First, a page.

Voters are generally more optimistic about the direction of the country and the state than just before other recent elections, according to the latest Univ. of Texas/Texas Tribune poll (PDF).

Forty-two percent of respondents believe the nation is headed in the right direction and 49% believe it is on the wrong track. The minus-7 net rating is the second highest in the poll’s nine-year history, trailing only the minus-6 net rating back in June. In October 2014, only 25% of respondents believed the nation was on the right track while 65% believed it was on the wrong track, a net rating of minus-40. Four years earlier, the rating was almost identical: 25% right track, 64% wrong track.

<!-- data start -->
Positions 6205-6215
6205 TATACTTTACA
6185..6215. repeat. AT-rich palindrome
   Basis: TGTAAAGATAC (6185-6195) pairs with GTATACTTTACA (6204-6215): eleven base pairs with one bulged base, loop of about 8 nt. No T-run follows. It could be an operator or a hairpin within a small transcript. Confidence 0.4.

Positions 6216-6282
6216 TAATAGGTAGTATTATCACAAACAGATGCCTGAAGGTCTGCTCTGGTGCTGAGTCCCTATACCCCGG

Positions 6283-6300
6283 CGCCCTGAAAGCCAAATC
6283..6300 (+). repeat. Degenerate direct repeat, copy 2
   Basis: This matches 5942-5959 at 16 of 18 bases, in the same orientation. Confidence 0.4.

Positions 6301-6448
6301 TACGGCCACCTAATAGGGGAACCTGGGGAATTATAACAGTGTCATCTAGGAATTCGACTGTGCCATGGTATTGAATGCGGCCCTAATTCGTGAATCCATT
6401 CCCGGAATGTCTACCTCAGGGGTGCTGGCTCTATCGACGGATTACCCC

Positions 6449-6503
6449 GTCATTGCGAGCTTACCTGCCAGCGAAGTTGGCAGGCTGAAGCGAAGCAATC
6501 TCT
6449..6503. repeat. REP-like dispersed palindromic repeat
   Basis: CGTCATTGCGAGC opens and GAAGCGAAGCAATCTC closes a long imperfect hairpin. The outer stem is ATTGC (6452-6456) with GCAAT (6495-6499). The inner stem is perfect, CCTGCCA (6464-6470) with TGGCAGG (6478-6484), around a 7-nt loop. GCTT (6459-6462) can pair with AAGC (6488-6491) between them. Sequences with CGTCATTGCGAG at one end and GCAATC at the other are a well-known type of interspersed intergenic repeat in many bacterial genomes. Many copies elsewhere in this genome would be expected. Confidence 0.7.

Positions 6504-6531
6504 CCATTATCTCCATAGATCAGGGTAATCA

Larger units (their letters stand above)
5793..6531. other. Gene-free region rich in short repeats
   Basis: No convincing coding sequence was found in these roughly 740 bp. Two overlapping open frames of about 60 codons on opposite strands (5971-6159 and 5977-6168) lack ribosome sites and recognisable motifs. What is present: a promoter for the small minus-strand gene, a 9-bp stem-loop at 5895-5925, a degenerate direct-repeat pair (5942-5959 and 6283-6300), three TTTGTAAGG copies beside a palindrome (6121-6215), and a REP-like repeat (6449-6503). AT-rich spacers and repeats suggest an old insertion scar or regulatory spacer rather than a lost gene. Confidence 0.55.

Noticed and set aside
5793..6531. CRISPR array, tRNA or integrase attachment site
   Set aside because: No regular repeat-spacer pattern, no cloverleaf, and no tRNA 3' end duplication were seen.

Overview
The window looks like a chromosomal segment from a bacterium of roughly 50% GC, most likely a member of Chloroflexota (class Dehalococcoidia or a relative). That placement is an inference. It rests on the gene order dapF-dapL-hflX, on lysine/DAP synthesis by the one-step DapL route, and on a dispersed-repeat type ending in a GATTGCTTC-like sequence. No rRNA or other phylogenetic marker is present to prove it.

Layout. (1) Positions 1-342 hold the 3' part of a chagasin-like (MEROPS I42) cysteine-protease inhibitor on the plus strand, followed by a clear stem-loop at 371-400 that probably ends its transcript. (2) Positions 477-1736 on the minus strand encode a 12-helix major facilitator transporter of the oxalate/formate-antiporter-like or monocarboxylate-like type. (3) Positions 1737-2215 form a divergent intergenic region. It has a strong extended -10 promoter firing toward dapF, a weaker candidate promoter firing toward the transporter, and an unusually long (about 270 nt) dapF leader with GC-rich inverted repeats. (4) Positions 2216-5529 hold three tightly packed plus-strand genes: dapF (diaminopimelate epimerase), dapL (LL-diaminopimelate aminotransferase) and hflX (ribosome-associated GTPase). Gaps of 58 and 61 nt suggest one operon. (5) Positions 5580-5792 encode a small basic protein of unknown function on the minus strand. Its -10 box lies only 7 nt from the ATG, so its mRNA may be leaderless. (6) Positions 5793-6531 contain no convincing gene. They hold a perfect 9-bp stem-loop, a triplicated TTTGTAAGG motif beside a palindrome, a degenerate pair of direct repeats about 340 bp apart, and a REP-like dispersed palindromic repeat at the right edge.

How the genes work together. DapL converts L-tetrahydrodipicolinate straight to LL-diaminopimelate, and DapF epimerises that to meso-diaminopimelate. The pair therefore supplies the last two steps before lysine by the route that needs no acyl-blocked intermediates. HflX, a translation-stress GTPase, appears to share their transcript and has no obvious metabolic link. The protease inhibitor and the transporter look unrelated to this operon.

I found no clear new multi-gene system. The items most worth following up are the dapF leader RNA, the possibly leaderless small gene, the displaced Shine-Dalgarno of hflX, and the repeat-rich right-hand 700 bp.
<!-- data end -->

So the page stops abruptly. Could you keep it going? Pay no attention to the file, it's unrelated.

In a related question, 32% of respondents believe the “national economy is a lot better off,” the highest number in the poll’s nine-year history. It was just 6% in October 2014 and 3% in October 2010. The percent of respondents believing the national economy is a “lot better off” has risen steadily since October 2016, when it was just 8%. During Barack Obama’s presidency, this percentage was in double digits just once (February 2015 – 11%).

As for the state of Texas, 50% of respondents believe it is headed in the right direction for the first time since June 2015, and 35% believe it is on the wrong track. The plus-15 net rating is the highest since June 2015 (+18) and is a 6-point increase since June (46/37). The current net rating is slightly higher than in October 2014 (+13) and October 2010 (+12). More respondents believe the state’s economy is “a lot better” or “somewhat better off” than a year ago that at any point in the poll’s history, slightly better than in February and June of this year, and 12 points better than in October 2014.

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